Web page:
As a student of pharmaceutical or life sciences (or anyone interested in how science is bettering our world), you will inevitably learn about the latest High Performance Liquid Chromatography (HPLC) techniques and how they fit into different industries. At this point, HPLC is an established technique dating back to the early twentieth century, but over the decades, the process has been refined and simplified. It has evolved from a multi-unit process to a standardized procedure with a single piece of laboratory equipment.
HPLC works differently that traditional liquid chromatography because it uses a man-made high-pressure process instead of gravity to separate substances for clinical research and contamination tests. In the latter context, it’s particularly useful when it comes to substances that are consumed (like any food or drug). HPLC has particular weight in many contexts because of the speed that testing can be done, making it a favourite for high efficiency processes.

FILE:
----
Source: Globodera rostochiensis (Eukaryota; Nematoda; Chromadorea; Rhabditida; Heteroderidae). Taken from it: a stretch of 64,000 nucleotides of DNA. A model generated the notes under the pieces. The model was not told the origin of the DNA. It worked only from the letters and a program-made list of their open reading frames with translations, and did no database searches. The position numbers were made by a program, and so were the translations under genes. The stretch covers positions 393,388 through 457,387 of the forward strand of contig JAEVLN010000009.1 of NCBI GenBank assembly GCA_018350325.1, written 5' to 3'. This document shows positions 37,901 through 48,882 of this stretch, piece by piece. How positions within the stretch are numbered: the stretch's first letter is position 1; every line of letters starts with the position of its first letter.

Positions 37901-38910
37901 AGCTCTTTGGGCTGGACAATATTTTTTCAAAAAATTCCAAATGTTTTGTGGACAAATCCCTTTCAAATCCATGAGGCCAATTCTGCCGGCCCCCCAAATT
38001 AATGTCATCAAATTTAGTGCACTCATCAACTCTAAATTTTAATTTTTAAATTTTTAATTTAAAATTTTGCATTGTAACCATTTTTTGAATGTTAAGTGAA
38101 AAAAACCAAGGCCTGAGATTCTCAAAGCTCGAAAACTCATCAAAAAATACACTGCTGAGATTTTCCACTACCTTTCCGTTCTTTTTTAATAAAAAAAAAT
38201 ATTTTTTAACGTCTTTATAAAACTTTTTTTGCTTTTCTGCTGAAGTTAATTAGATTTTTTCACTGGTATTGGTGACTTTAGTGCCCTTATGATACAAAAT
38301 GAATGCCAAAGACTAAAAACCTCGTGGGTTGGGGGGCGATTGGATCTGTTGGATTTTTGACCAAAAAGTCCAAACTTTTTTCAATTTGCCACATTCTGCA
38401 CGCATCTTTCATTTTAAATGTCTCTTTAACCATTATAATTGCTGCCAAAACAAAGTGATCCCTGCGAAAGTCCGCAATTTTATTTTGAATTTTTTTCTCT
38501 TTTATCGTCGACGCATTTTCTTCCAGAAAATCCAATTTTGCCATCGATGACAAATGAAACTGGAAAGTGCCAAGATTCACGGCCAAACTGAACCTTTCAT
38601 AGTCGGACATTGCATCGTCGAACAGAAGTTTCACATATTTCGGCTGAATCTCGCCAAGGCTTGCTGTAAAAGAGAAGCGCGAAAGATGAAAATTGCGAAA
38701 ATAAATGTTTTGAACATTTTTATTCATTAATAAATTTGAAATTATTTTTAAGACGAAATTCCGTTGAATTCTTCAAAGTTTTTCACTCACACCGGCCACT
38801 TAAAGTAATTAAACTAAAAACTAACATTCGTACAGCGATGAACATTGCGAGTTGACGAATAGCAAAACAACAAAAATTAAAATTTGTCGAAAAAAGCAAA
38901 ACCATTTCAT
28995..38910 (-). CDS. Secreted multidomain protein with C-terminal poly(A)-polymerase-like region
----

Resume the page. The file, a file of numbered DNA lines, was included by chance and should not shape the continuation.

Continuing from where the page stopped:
What are the HPLC training trends?
The speed and preciseness of HPLC is very important for the pharmaceutical industry, where the exact measurement of medicines and drugs can be life or death for a patient using them. For example, even the slightest mistake with a painkiller (or even vitamins) can lead to sickness and death and using HPLC in pharmaceutical quality control has become a trusted standard. And emphasis on HPLC training helps build better drugs in laboratories and can even help doctors check and study a patient’s blood and other biological samples for certain levels of chemicals. This makes it the go-to certification for many healthcare jobs with a lab focus, giving it many career applications.
What about food safety training? Cooking carries a lot of similarities to chemistry, and is indistinguishable at the industrial scale. Consider the amount of additives, dyes and other active ingredients that must be precisely measured in large batch cooking, baking or brewing. As we’ve talked about before, the regulation around food safety training can be as high as that in pharmaceutical quality control. Once again, HPLC processes are a great way of food production facilities to maintain consumer safety.
How do you use HPLC training in your career?